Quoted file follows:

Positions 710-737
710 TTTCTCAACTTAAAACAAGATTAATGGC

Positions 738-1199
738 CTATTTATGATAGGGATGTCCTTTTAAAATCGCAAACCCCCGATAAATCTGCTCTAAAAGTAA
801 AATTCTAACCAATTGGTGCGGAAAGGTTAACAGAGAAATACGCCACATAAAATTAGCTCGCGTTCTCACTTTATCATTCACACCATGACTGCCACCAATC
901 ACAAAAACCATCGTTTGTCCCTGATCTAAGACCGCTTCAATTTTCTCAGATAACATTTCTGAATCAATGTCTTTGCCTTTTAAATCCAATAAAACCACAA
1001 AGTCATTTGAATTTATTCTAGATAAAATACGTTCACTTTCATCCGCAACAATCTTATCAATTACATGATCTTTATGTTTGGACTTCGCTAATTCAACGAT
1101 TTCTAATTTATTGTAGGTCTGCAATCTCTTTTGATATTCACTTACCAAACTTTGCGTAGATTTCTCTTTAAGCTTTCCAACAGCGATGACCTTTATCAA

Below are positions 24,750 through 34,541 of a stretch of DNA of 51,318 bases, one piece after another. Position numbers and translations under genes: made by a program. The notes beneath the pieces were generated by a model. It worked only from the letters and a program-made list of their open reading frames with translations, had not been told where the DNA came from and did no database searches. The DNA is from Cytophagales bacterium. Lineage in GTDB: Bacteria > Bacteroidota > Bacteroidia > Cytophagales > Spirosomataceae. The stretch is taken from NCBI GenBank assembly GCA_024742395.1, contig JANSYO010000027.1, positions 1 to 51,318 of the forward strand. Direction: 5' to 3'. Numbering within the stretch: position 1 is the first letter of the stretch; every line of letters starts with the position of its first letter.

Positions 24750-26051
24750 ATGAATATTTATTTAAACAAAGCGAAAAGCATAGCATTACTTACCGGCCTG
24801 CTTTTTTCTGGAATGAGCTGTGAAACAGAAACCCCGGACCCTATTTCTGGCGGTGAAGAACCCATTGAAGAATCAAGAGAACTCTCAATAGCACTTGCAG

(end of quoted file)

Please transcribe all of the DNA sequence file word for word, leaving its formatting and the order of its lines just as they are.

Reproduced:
Positions 710-737
710 TTTCTCAACTTAAAACAAGATTAATGGC

Positions 738-1199
738 CTATTTATGATAGGGATGTCCTTTTAAAATCGCAAACCCCCGATAAATCTGCTCTAAAAGTAA
801 AATTCTAACCAATTGGTGCGGAAAGGTTAACAGAGAAATACGCCACATAAAATTAGCTCGCGTTCTCACTTTATCATTCACACCATGACTGCCACCAATC
901 ACAAAAACCATCGTTTGTCCCTGATCTAAGACCGCTTCAATTTTCTCAGATAACATTTCTGAATCAATGTCTTTGCCTTTTAAATCCAATAAAACCACAA
1001 AGTCATTTGAATTTATTCTAGATAAAATACGTTCACTTTCATCCGCAACAATCTTATCAATTACATGATCTTTATGTTTGGACTTCGCTAATTCAACGAT
1101 TTCTAATTTATTGTAGGTCTGCAATCTCTTTTGATATTCACTTACCAAACTTTGCGTAGATTTCTCTTTAAGCTTTCCAACAGCGATGACCTTTATCAA

Below are positions 24,750 through 34,541 of a stretch of DNA of 51,318 bases, one piece after another. Position numbers and translations under genes: made by a program. The notes beneath the pieces were generated by a model. It worked only from the letters and a program-made list of their open reading frames with translations, had not been told where the DNA came from and did no database searches. The DNA is from Cytophagales bacterium. Lineage in GTDB: Bacteria > Bacteroidota > Bacteroidia > Cytophagales > Spirosomataceae. The stretch is taken from NCBI GenBank assembly GCA_024742395.1, contig JANSYO010000027.1, positions 1 to 51,318 of the forward strand. Direction: 5' to 3'. Numbering within the stretch: position 1 is the first letter of the stretch; every line of letters starts with the position of its first letter.

Positions 24750-26051
24750 ATGAATATTTATTTAAACAAAGCGAAAAGCATAGCATTACTTACCGGCCTG
24801 CTTTTTTCTGGAATGAGCTGTGAAACAGAAACCCCGGACCCTATTTCTGGCGGTGAAGAACCCATTGAAGAATCAAGAGAACTCTCAATAGCACTTGCAG